Pop Culture Princess

Pop Culture Princess
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Monday, June 30, 2008

The Juno Situation

Juno at first seemed to me like one of those "either/or"-either you love it or you don't-especially after the film's multiple Oscar nominations divided folks into two camps,one pro-Juno and the other hating it with the fury of a thousand hot suns. The backlash grew even stronger after screenwriter Diablo Cody snagged a Best Original Screenplay award for her debut script.

I really wanted to like this movie;it has such a wonderful cast with Ellen Page,Michael Cera,Jason Bateman,J.K. Simmons,Allison Janney and Jennifer Garner(who I don't blame for Elektra being such a clunker). Not to mention that I do enjoy stories with quirky female leads who can crack wise and sprout off pop culture riffs as easily as chewing gum. So,I decided to give Juno a fair chance and kept my mind open as I watched the film.

What I ultimately took away from Juno was a sense that the actors gave more emotional input into the plot and the characterization than the screenplay provided for them. The director did a good job of setting the tone and the pace of the plot but the strength of Juno lies within it's cast,especially Ellen Page. Juno Macguff is pretty damn hard to warm up and yet not that hard to figure out;she uses her wit and seemingly above it all attitude to cover up her emotional insecurities that stem from her mother's abandonment of her.

Juno's dad and stepmother are reluctantly supportive of her unexpected pregnancy and do seem to care about her,even if they appear to be rather laid back about it. Both parents do display some fierce protectiveness at times(such as stepmom Bren telling off a judgmental ultrasound tech)and offset the anxious natures of expectant adoptive parents Mark and Vanessa,who seem just as overwhelmed by Juno as her own family is:

While all of them are overwhelmed,I kept feeling very underwhelmed by the whole movie. Perhaps it was due to the hype or the mass hatred that rose my expectations but the thought that ran thru my head during most of this film was "I've seen this situation done better on Gilmore Girls."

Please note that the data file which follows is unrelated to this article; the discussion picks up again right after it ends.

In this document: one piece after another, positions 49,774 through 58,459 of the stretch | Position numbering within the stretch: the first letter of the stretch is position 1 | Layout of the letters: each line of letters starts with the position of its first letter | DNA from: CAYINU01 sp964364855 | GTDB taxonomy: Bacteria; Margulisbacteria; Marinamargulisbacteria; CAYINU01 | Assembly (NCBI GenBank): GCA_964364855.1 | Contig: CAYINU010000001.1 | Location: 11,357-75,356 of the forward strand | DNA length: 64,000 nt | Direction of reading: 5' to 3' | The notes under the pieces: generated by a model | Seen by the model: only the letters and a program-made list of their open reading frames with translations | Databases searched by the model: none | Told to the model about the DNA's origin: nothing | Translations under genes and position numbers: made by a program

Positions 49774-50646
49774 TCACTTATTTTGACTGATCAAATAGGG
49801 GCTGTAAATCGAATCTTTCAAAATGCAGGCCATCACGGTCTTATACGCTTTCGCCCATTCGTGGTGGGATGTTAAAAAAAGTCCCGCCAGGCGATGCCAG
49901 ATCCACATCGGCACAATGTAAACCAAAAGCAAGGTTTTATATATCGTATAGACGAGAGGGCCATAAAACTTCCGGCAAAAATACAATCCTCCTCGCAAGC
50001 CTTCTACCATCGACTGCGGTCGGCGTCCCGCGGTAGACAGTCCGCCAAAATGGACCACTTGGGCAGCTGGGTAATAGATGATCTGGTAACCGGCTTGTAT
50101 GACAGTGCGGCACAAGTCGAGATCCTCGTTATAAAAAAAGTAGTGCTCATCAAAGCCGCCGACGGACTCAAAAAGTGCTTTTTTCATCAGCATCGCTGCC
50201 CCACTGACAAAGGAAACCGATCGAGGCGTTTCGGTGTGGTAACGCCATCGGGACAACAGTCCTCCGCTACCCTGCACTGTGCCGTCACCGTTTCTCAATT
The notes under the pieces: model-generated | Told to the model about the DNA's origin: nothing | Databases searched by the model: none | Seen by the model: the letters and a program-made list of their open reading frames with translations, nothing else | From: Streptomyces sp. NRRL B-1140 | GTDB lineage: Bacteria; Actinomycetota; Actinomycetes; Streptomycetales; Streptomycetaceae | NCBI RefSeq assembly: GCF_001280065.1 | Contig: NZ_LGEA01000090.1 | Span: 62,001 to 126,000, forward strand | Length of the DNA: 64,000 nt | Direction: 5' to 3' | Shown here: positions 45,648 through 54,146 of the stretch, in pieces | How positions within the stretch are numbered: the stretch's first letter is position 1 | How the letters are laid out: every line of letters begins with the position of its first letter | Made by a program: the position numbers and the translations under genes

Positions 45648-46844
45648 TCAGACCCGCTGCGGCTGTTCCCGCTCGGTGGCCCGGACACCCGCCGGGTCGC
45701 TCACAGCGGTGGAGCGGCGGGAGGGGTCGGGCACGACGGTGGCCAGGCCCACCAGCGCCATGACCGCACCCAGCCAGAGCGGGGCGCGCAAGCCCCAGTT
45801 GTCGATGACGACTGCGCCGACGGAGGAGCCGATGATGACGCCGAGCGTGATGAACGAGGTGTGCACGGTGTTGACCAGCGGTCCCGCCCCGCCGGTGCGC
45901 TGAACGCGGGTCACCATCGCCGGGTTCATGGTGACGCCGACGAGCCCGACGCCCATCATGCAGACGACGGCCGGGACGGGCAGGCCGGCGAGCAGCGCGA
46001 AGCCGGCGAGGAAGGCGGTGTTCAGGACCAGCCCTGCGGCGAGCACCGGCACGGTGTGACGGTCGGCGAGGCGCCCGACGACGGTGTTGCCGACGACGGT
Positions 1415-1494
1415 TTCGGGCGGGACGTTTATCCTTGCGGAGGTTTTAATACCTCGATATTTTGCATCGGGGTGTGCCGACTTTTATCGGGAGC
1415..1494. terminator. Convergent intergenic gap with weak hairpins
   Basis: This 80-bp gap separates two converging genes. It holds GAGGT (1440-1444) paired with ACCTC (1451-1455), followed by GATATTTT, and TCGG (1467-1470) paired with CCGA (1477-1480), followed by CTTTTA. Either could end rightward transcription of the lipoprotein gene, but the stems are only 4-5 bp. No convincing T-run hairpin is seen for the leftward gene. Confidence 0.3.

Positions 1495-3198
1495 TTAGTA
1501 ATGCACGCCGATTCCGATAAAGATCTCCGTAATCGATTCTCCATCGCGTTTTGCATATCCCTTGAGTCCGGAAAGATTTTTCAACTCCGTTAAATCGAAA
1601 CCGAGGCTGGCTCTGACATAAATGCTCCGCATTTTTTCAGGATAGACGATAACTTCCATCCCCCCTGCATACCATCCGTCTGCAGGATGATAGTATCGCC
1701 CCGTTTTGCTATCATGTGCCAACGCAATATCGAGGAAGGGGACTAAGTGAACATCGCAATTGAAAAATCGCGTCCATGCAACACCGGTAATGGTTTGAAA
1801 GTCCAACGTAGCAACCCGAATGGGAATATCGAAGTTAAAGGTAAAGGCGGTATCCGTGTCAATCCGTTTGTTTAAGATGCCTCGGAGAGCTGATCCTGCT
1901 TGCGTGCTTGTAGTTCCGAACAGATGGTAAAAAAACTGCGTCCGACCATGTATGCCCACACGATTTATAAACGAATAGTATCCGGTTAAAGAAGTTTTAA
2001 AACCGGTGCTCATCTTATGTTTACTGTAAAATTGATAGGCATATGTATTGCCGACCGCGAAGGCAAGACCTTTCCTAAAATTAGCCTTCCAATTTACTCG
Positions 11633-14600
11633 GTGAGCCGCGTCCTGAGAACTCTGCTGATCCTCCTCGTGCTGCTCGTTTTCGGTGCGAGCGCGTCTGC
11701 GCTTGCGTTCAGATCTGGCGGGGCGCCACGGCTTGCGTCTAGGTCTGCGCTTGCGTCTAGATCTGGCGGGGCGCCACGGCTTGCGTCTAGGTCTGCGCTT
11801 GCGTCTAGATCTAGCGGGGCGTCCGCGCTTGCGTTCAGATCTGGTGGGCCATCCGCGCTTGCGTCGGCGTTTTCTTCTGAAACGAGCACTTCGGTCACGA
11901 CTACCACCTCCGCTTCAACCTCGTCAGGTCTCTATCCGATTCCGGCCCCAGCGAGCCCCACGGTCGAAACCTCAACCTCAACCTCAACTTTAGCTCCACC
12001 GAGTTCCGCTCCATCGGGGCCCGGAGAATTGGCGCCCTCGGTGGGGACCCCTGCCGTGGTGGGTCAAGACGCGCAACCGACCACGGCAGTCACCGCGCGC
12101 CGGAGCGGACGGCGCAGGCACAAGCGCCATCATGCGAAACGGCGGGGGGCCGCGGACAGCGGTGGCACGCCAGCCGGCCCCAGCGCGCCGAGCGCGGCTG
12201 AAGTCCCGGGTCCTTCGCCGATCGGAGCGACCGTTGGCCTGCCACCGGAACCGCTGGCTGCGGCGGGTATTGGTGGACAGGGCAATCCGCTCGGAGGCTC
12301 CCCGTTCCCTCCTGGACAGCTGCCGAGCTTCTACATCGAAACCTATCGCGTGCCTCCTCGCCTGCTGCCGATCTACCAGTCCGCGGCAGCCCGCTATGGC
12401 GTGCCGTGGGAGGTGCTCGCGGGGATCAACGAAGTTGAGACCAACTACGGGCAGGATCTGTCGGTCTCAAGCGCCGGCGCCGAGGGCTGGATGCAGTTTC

Comparing Juno to Gilmore Girls is fair,both have strong snappy talking gals who were attracted to weak guys and had to deal with being pregnant at sixteen. I even watched the GG Season three episode,"Dear Richard and Emily" on DVD,that has Lorelai's backstory in flashback and it holds a lot more realistic water than certain scenes in Juno to me.

Here's a side by side look(so to speak)that may illustrate my point better:




Since Juno and Gilmore Girls both have excellent actors,the lack of nuance in Juno is solely in the writing and I do have to say that I've been reading Diablo Cody's semi regular EW essays in the back of the magazine and have been less than impressed.

I didn't want to judge the movie based on that and yet,another line from Gilmore Girls haunts me;it's during an argument between Rory and Lorelai where Rory says to her"You can't just say a normal sentence,right? Like,you can't just say "Hey,let's talk",that would be too boring for you." That pretty much applies to most of the dialogue in Juno.

Some of the better scenes in the movie are nonverbal,such as when Juno and Vanessa run into each other at the mall and their eyes express all their hopes and dreams for the baby or when Juno breaks down and cries by the side of the road after a visit gone wrong with Mark and Vanessa.

To wrap this up,my ultimate impression of Juno is that it's a good movie,just not a great one. In many ways,it was promoted as the chick version of Napoleon Dynamite(a damn annoying movie)and at least it wasn't as cartoony in it's humor or depiction of offbeat teens.

Two small complaints before I go-while I can take the "honest to blog" line and the "Thundercats are GO!",I can not buy Juno's dad saying "You look a little morose,honey." While it's part of a very nice scene between Juno and her father,the use of the word morose just breaks the reality of it for me. Morose is not a word that any one of any background just drops into conversation and expects to be taken seriously.

Also,all of those Moldy Peaches tunes on the soundtrack made me want to scream "Silenco,old man!" I find it hard to believe that a sixteen year old girl who is into Dario Argento films and Iggy Pop would have this meandering treacle play as the background music to her life. Then again,my taste in music and on screen sass are rather old school:

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